Courts have held that the benefits cited by plaintiffs are sufficient to constitute a substantial benefit, even though the plaintiffs may have benefited more than the union. Hall, 412 U.S. at 8 (while vindicating his own personal right to free speech, plaintiff also preserved union democracy, thereby conferring a substantial benefit on the union); Mims, 821 F.2d at 1571 (successful Section 481(c) plaintiff, while furthering his own interests, benefitted the entire union membership by making them more informed voters).

Defendant also contends that the Court should not grant attorneys’ fees because the plaintiffs’ motives are political. The Supreme Court has squarely rejected this argument and held that the “common benefit” doctrine is not rendered inapplicable merely because plaintiffs’ actions were motivated in part by political ambitions. Hall, 412 U.S. at 14.

Accordingly, because plaintiffs conferred a substantial benefit on Local 100, they are entitled to attorneys’ fees.

C. Monetary Award of Attorneys’s fees:

*4 Plaintiffs initially sought the following award:

Arthur Z Schwartz:

38.95 hrs




Lauren Esposito:

22.50 hrs




Costs and disbursements




After reviewing defendant’s opposition papers, plaintiffs agreed to reduce 4.5 hours of Mr. Schwartz’ time ($1,350) and 1.4 hours of Ms. Esposito’s time ($175). Plaintiffs have subsequently added 6 hours of Mr. Schwartz’ time for preparing their reply brief. The amount plaintiffs now seek totals $14,950.25.

Defendant argues that plaintiffs’ attorneys’ fees should be reduced by 60% to reflect the reduction in benefit conferred to the union due to plaintiffs’ delay in pursuing the preliminary injunction. Specifically, defendant claims that by cunningly seeking injunctive relief three full months after Seda’s improper electioneering, instead of immediately, plaintiffs gained the unfair and unnecessary advantage of having its response distributed to union members on the eve of the election. According to the defendant, this delay transformed what should have been an adversarial balance into a major electioneering advantage and diluted the benefit conferred to the union.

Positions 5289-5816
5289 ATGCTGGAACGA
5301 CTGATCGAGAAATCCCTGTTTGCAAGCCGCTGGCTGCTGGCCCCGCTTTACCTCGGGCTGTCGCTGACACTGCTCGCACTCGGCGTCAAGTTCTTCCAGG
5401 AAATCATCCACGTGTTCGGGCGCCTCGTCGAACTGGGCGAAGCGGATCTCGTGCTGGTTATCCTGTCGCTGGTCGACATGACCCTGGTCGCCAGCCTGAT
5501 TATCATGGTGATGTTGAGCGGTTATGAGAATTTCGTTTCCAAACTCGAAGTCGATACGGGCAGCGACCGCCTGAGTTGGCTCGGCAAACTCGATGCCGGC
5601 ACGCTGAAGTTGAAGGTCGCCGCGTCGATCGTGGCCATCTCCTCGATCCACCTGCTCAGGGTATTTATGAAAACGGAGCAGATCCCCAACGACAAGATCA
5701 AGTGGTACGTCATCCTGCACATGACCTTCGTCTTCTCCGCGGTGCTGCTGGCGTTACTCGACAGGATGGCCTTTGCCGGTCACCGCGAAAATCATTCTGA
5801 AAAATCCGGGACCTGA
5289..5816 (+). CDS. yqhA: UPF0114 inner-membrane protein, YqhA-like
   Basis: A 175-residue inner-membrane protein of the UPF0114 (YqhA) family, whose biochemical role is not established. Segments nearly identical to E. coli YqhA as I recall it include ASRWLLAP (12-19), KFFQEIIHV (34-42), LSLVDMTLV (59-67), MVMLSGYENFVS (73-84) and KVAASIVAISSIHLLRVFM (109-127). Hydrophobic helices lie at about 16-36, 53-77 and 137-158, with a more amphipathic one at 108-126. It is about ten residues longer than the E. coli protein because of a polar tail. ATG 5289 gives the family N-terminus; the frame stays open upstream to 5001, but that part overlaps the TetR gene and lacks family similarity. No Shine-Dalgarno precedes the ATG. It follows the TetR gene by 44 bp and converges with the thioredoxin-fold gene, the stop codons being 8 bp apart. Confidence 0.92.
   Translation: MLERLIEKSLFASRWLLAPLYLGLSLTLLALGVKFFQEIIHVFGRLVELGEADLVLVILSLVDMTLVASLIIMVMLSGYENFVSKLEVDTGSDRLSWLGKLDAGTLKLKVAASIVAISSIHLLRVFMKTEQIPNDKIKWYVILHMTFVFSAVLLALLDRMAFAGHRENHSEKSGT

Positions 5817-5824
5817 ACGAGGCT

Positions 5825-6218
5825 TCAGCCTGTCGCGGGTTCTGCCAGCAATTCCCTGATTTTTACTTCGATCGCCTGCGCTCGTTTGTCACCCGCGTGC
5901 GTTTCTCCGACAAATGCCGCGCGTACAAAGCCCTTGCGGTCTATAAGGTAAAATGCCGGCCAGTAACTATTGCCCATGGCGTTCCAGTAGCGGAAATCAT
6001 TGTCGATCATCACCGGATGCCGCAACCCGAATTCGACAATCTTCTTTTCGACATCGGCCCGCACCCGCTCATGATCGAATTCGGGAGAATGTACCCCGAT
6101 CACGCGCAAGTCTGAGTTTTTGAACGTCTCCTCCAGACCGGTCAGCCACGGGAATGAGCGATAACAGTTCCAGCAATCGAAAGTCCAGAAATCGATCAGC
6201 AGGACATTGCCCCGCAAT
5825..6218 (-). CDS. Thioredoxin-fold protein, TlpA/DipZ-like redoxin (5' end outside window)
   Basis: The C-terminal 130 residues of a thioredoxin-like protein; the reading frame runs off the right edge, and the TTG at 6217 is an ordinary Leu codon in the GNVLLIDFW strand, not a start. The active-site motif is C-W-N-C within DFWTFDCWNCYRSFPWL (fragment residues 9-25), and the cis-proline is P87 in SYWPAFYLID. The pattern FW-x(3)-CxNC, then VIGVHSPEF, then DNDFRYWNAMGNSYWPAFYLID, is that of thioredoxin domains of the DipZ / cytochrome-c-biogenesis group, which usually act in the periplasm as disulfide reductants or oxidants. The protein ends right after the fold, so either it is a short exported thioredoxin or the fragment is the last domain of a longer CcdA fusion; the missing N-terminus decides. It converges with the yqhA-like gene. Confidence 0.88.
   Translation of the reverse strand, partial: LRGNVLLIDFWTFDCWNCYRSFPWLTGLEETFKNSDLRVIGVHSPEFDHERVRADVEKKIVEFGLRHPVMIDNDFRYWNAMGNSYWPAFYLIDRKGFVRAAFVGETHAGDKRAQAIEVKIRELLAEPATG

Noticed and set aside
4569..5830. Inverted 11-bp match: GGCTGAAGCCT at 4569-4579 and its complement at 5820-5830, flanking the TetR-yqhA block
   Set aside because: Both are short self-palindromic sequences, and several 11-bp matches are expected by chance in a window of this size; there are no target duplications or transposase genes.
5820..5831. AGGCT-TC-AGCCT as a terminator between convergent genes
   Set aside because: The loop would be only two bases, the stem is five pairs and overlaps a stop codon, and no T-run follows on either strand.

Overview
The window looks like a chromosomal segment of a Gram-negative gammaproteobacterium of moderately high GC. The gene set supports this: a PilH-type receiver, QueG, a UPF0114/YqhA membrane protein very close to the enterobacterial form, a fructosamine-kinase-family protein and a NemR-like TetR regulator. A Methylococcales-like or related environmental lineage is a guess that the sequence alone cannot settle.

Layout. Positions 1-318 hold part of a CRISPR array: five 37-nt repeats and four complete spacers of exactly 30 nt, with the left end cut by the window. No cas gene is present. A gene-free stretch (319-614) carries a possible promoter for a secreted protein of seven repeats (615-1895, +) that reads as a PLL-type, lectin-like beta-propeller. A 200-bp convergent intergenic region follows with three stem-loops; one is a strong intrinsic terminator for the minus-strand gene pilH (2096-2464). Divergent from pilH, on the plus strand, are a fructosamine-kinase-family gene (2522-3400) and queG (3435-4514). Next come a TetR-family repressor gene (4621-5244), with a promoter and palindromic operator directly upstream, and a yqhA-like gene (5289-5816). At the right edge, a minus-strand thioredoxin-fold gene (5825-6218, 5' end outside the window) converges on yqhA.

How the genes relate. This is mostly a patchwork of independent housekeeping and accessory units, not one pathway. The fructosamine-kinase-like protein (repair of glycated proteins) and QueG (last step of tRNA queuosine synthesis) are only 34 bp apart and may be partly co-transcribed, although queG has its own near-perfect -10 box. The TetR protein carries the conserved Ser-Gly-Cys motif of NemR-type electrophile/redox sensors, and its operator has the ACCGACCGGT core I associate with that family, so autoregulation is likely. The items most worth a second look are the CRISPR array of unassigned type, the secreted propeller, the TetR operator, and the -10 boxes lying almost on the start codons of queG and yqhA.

This Court finds that plaintiffs did delay in pursuing this litigation, which maximized their interests at the expense of the union members. Although recognizing the inherent imprecision of quantifying monetarily the amount of lost benefit to the union from this delay, the Court nevertheless finds it appropriate and just to reduce plaintiffs’ fees by one third.

III. Conclusion

For the foregoing reasons, plaintiffs’ motion for attorneys’ fees is GRANTED. The fees requested, however, shall be reduced by the amount specified in this opinion. After recalculating the submitted bill, and allowing for reasonable disbursements, the plaintiffs’ recoverable fees total $10,016.

The Clerk is directed to mark this action as closed on the docket.


All Citations

Not Reported in F.Supp., 1995 WL 547089, 150 L.R.R.M. (BNA) 2431